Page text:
The growing robo-advice market in the UK, with assets of £1.6 billion as at September 2017, is doing a good job of diversifying risk for retail and novice investors.

As the robo-advice market continues to develop, more firms have a long enough track record to support a more detailed dig into performance.

Boring Money has analysed robo-adviser returns for the 12 months to the end of September 2017 from 6 of the major players in the evolving UK market, including Nutmeg, Moneyfarm and Wealthify.

Portfolios are grouped into three categories to enable easy comparison by consumers across different risk profiles:

  • ‘Spicy’ portfolios are those which most closely map to the FTSE 100
  • ‘Medium’ portfolio most closely map holding a 50:50 split between cash and the FTSE 100
  • ‘Mild’ portfolios are the lowest risk portfolios




  • The average ‘Mild’ portfolio returned 1.3% in the 12 months to the end of September 2017
  • The average ‘Medium risk’ robo adviser portfolio returned 5.8% in the 12 months
  • The average ‘Spicy’ robo adviser portfolio returned 10.5% in the 12 months.


From an initial £5,000 investment in September 2016, the average ‘spicy’ portfolio returned £525. The FTSE 100 returned a higher amount of £560 over the same period, but with more volatility.

In a worst-case scenario, if someone had invested at the top and sold at the bottom, on average across the five spicy portfolios they would have lost £67 compared to a £122 ‘maximum drawdown’ from the FTSE 100.

Holly Mackay, CEO of Boring Money comments, “Increasing numbers of people are looking at robo advisers for the first time and attempting to evaluate whether they are doing a good job. Until now, comparison has been very hard. We are starting to see longer track records which enable us to have this conversation.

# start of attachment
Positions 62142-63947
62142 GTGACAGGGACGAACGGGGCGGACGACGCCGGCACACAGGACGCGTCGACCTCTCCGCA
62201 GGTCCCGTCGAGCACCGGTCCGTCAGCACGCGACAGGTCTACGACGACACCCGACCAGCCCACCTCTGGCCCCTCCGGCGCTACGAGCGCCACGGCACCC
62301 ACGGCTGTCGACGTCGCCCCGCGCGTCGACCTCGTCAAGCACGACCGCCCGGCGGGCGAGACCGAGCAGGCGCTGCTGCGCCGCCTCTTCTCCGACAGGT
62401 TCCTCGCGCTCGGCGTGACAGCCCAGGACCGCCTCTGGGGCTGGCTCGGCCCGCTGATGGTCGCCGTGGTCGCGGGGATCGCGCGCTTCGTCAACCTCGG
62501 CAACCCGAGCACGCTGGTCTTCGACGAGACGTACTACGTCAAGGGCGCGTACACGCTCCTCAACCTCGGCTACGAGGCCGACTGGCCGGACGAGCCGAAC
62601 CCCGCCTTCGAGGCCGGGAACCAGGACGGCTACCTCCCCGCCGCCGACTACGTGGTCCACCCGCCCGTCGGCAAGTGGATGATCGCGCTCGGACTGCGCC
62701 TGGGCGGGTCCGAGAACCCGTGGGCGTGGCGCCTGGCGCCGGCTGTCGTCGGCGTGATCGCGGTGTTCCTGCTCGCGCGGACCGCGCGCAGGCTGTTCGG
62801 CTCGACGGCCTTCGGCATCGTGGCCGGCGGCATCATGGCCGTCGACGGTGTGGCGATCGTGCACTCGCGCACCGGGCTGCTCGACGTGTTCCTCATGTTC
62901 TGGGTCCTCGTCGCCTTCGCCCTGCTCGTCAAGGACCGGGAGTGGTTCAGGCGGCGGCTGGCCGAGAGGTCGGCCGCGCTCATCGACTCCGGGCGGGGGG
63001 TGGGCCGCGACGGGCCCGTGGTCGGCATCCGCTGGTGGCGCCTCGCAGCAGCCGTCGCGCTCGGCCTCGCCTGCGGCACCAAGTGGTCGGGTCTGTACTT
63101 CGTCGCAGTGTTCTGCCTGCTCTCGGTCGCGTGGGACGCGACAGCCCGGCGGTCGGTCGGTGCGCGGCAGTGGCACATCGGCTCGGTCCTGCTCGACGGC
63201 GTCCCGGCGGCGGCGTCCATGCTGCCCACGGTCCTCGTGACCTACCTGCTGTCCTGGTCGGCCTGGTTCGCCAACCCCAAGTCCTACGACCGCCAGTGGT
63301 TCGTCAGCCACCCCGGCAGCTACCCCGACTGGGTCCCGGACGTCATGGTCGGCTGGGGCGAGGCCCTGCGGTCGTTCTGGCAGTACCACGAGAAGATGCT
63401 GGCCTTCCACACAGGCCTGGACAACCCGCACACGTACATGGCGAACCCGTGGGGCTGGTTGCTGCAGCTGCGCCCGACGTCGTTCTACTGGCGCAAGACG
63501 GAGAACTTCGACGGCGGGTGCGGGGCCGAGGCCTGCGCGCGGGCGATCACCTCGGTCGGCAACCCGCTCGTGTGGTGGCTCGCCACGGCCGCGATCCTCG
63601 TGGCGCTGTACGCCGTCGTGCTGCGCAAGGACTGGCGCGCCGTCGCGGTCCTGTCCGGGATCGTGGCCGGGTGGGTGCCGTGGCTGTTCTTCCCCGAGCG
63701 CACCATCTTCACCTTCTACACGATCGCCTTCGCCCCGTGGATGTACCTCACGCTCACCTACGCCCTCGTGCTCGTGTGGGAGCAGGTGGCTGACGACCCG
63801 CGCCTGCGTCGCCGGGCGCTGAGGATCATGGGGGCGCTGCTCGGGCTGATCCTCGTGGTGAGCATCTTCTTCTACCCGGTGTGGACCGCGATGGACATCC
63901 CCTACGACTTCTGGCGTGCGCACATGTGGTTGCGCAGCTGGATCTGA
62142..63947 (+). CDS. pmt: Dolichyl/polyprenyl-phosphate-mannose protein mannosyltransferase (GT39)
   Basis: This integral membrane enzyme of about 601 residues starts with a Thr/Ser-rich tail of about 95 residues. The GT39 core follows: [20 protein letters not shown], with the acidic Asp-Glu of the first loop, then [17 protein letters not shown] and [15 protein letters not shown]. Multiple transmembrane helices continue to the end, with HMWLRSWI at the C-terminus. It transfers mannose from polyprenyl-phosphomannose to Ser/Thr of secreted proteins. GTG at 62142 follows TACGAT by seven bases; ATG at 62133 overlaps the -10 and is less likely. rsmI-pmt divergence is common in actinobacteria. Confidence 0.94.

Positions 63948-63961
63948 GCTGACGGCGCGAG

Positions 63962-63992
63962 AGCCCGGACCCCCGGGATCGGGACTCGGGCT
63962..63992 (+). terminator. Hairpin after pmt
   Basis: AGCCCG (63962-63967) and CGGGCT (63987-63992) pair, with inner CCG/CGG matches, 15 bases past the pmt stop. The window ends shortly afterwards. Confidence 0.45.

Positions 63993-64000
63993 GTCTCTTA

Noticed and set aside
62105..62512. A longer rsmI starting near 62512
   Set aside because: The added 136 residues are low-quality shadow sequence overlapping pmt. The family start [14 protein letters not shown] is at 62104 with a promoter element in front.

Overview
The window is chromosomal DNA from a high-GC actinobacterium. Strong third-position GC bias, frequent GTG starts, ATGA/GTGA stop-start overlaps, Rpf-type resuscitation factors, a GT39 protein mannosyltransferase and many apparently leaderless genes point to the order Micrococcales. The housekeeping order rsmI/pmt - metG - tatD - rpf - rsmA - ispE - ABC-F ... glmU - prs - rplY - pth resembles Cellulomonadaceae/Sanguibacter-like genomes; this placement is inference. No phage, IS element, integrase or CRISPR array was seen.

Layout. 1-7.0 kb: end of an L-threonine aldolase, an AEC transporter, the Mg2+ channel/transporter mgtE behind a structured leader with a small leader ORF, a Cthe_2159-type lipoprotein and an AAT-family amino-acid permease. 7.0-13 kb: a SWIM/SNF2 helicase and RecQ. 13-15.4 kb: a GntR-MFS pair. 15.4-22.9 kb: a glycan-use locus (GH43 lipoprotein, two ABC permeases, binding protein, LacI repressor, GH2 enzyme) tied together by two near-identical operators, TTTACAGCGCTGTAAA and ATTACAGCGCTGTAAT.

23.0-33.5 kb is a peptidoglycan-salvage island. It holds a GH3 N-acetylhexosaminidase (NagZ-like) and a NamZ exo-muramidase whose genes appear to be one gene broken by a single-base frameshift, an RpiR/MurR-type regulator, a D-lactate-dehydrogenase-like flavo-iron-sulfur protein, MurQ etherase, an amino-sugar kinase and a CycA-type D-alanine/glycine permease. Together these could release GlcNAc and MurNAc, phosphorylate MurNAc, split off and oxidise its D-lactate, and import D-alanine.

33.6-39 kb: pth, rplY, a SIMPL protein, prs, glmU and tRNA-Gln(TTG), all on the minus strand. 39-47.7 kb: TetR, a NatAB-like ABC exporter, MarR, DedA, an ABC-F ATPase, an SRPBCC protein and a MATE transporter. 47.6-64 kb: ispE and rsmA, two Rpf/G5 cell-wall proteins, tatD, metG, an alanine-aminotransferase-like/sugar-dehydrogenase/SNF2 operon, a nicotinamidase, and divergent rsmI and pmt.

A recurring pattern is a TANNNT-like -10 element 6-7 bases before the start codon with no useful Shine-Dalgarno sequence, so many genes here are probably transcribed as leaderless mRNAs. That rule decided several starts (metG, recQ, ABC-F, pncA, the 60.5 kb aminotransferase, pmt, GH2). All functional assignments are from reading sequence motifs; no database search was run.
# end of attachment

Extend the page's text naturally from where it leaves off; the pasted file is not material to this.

We see significant disparities in the ‘maximum drawdowns’ which can be used to assess the volatility of the journey. For similar risk profiles, we have seen maximum losses range from £22 to £100.  A difficult question for the industry is how to explain these very different journeys to consumers with apparently similar profiles.

What is clear is that the robos are doing a good job of serving up the benefits of diversification which I think is one of the key benefits for less confident investors.”


Notes to the Editors:

  • Performance data includes the underlying investment charges and robo-adviser fees. For the FTSE 100 we used a total return index and deducted charges of 0.31% – equivalent to a passive investment management fee of 0.06% and a platform fee of 0.25%.
  • The figures for maximum loss are based on the worst outcome that an investor would have experienced by investing at a peak and then withdrawing their money at a subsequent trough. Monthly returns data were used, so investors may have experienced a greater loss within a month.
  • The ‘Mild’ portfolios are the lowest risk portfolios. For Nutmeg and Netwealth we have used their most comparable unconstrained portfolios.
  • Based on initial investments of £5,000, the 12-month results for the portfolios were:













MoneyFarm Portfolio 1




Wealthify Confident




Wealthify Adventurous



Netwealth Risk Level 2




Nutmeg Portfolio 5




MoneyFarm Portfolio 6



Nutmeg Portfolio 2




Netwealth Risk Level 4




Nutmeg Portfolio 10



Wealthify Cautious




MoneyFarm Portfolio 4




Netwealth Risk Level 7



evestor Portfolio 1




evestor Portfolio 2




evestor evestor Portfolio 3



Stay updated

Sign up to the Boring Money
business bulletin

Get monthly snippets of research,
industry developments and consumer feedback.
If you change your mind, you can unsubscribe at any time.